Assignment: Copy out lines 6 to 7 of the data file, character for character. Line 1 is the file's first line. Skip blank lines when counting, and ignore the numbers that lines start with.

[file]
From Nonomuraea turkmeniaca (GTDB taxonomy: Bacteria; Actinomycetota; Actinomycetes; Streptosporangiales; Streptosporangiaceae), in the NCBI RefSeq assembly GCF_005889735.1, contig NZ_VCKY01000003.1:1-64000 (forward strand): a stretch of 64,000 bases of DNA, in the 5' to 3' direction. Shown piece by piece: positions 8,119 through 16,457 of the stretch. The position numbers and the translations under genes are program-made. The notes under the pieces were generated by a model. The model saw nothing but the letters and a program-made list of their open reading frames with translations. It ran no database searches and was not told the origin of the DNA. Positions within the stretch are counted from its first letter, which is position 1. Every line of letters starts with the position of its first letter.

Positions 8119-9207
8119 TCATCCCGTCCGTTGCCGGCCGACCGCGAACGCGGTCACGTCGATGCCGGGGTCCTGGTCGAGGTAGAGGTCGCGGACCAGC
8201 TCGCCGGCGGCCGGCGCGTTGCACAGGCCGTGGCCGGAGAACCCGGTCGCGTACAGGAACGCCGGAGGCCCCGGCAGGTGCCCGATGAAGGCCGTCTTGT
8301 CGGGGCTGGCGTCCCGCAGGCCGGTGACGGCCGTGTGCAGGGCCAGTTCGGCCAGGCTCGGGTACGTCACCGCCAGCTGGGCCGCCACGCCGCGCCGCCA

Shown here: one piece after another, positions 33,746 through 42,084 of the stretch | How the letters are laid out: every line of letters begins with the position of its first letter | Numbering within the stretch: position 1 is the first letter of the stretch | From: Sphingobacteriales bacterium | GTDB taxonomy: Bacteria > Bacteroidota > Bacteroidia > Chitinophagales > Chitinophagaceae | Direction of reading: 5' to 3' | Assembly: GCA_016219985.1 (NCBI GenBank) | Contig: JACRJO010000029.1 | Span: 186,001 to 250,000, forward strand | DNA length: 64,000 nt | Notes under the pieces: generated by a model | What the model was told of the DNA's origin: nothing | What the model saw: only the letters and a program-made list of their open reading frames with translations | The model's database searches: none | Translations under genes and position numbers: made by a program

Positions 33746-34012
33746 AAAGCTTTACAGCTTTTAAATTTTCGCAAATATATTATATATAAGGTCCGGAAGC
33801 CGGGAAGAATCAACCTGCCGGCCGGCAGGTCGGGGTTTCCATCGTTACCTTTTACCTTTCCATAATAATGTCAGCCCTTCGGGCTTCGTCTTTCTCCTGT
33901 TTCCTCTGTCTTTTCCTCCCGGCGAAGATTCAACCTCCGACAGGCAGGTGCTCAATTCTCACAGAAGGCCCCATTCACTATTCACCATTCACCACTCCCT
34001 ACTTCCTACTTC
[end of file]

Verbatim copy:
Shown here: one piece after another, positions 33,746 through 42,084 of the stretch | How the letters are laid out: every line of letters begins with the position of its first letter | Numbering within the stretch: position 1 is the first letter of the stretch | From: Sphingobacteriales bacterium | GTDB taxonomy: Bacteria > Bacteroidota > Bacteroidia > Chitinophagales > Chitinophagaceae | Direction of reading: 5' to 3' | Assembly: GCA_016219985.1 (NCBI GenBank) | Contig: JACRJO010000029.1 | Span: 186,001 to 250,000, forward strand | DNA length: 64,000 nt | Notes under the pieces: generated by a model | What the model was told of the DNA's origin: nothing | What the model saw: only the letters and a program-made list of their open reading frames with translations | The model's database searches: none | Translations under genes and position numbers: made by a program

Positions 33746-34012